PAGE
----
The Marine and Freshwater Research Centre (MRFC) at Galway-Mayo Institute of Technology (GMIT) has won funding from the Irish Environmental Protection Agency (EPA) to assess the potential of drones to sample water and physico-chemical data from open lakes.
The research, the first of its kind in Ireland, will be led by Dr Heather Lally, Dr Ian O’Connor and Dr Conor Graham who secured €132,000 for the two-year project. They will: assess the potential of drones for open lake water sampling; evaluate whether water samples collected using drones satisfy good ecological status as set out in the EU Water Framework Directive (WFD); determine whether drones can be used to increase the number of lakes monitored; and examine whether drones can offer a quicker, more cost effective, less labour intensive and safer sampling protocol for the EPA as part of their WFD Lake Monitoring programme.
The project team is made up of multi-national and multi-disciplinary experts including water chemistry scientists, lake biologists, incorporated engineers, licensed unmanned aerial vehicle pilots, and researchers applying drones in environmental monitoring.
The GMIT team are collaborating with industry partners Model Heli Services (MHS), a family-run, small-medium sized enterprise based in Ennis, Co Clare (Liam and Mark Broderick), and Professor Olaf Jensen of Rutgers University in New York State, USA who uses drones to monitor river and lake habitats in North America and Mongolia.
Their findings will inform and enable the development of new operation approaches to sample and monitor water quality. The results will also inform teaching and learning, specifically of undergraduate research projects in field and laboratory techniques. Principal Investigator Dr Heather Lally says “Application of drone technology in environmental monitoring has really taken off over the last few years. Here at GMIT’s Marine and Freshwater Research Centre, we are coupling this novel technology with a practical approach to solving water quality sampling issues and achieving greater compliance with the EU’s WFD. We hope that the project will allow a great number of inaccessible lakes to be monitored, whilst offering quicker sampling times and overall greater value for money to the Irish taxpayer”.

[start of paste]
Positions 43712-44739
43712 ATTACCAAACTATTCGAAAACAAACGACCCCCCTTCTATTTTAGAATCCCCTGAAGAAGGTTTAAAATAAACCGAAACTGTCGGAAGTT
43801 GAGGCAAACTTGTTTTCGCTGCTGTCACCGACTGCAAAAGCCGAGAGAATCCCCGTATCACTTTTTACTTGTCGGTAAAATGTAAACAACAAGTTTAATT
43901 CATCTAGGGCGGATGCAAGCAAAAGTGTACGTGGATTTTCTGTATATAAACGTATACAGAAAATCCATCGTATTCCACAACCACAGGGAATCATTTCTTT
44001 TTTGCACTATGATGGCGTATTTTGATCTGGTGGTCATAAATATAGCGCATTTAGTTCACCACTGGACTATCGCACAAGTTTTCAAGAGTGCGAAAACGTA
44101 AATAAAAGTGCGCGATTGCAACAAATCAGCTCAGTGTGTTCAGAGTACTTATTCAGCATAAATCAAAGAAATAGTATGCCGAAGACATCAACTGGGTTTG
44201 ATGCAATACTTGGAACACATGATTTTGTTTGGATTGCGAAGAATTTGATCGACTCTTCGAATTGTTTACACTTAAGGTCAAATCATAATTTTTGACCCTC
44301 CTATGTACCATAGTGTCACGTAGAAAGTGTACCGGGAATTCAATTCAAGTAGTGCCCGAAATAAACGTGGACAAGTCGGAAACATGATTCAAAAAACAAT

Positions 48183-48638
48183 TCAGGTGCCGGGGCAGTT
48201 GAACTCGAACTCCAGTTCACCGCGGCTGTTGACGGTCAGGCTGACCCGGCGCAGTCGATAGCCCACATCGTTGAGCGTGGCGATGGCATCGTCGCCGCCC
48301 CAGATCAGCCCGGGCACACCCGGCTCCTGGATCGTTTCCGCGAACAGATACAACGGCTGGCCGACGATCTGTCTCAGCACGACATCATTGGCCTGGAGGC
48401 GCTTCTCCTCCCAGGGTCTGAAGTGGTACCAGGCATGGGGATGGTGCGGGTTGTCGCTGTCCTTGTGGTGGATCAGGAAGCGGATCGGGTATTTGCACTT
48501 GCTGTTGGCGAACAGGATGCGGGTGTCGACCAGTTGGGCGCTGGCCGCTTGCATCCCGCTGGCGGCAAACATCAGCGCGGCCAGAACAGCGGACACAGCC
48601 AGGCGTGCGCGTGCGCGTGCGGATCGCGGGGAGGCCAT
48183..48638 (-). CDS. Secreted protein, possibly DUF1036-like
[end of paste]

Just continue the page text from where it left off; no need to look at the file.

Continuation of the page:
Dr Conor Graham, MFRC, GMIT, remarks that “Success of this innovative and collaborative project has the potential to develop Ireland as world leaders in lake water quality monitoring through enhanced efficiency combined with increased safety while considerably reducing the risk of spreading invasive species”.
Dr Rick Officer, GMIT’s Vice President for Research and Innovation, says: “The Institute’s MFRC has been utilising drones for environmental monitoring for several years. This new EPA-funded research is a first for Ireland and allows GMIT, in collaboration with Rutgers University and Model Heli Services, to lead development of innovative technological solutions to Ireland’s water quality sampling and monitoring of the Water Framework Directive”.
Mark Broderick, Model Heli Services, says “Ireland’s drone specialists, Model Heli Services, are delighted to be collaborating with GMIT in this exciting project. Combining our vast knowledge of drones with GMIT’s research capability will allow the use of drones to gather water samples in a safe manner. Lots of lakes are inaccessible or too dangerous to sample using boats. We will try to overcome these issues of safely using drones. We look forward to designing and building the drone and payload system. Ireland is leading the way with drones and how they can be used in all sectors -this is another chance to show what can be done.”
MHS will provide the technical know-how to design and build the specialist water sampling payload. MHS will also install separate communication technologies on the drone allowing easy deployment of the sampling payload, and transmission of real-time underwater camera images and physico-chemical data to flight operators that ensure correct and accurate sampling.
Overall the research has the potential to reduce water sampling costs, time, personnel requirements and resources whilst also improving safety compared to the EPA’s current method of sampling via boats. The use of cheaper drone technologies to gather water quality data may allow scarce resources to be redirected into sampling a greater number of lakes. This will allow for a more cost effective and complete WFD Lake Monitoring programme and ultimately Ireland’s greater compliance with the EU WFD.
To keep up-to-date with project news and research team activities follow us on twitter @DroPLEtS18 or check out our website dronesforlakesampling.com.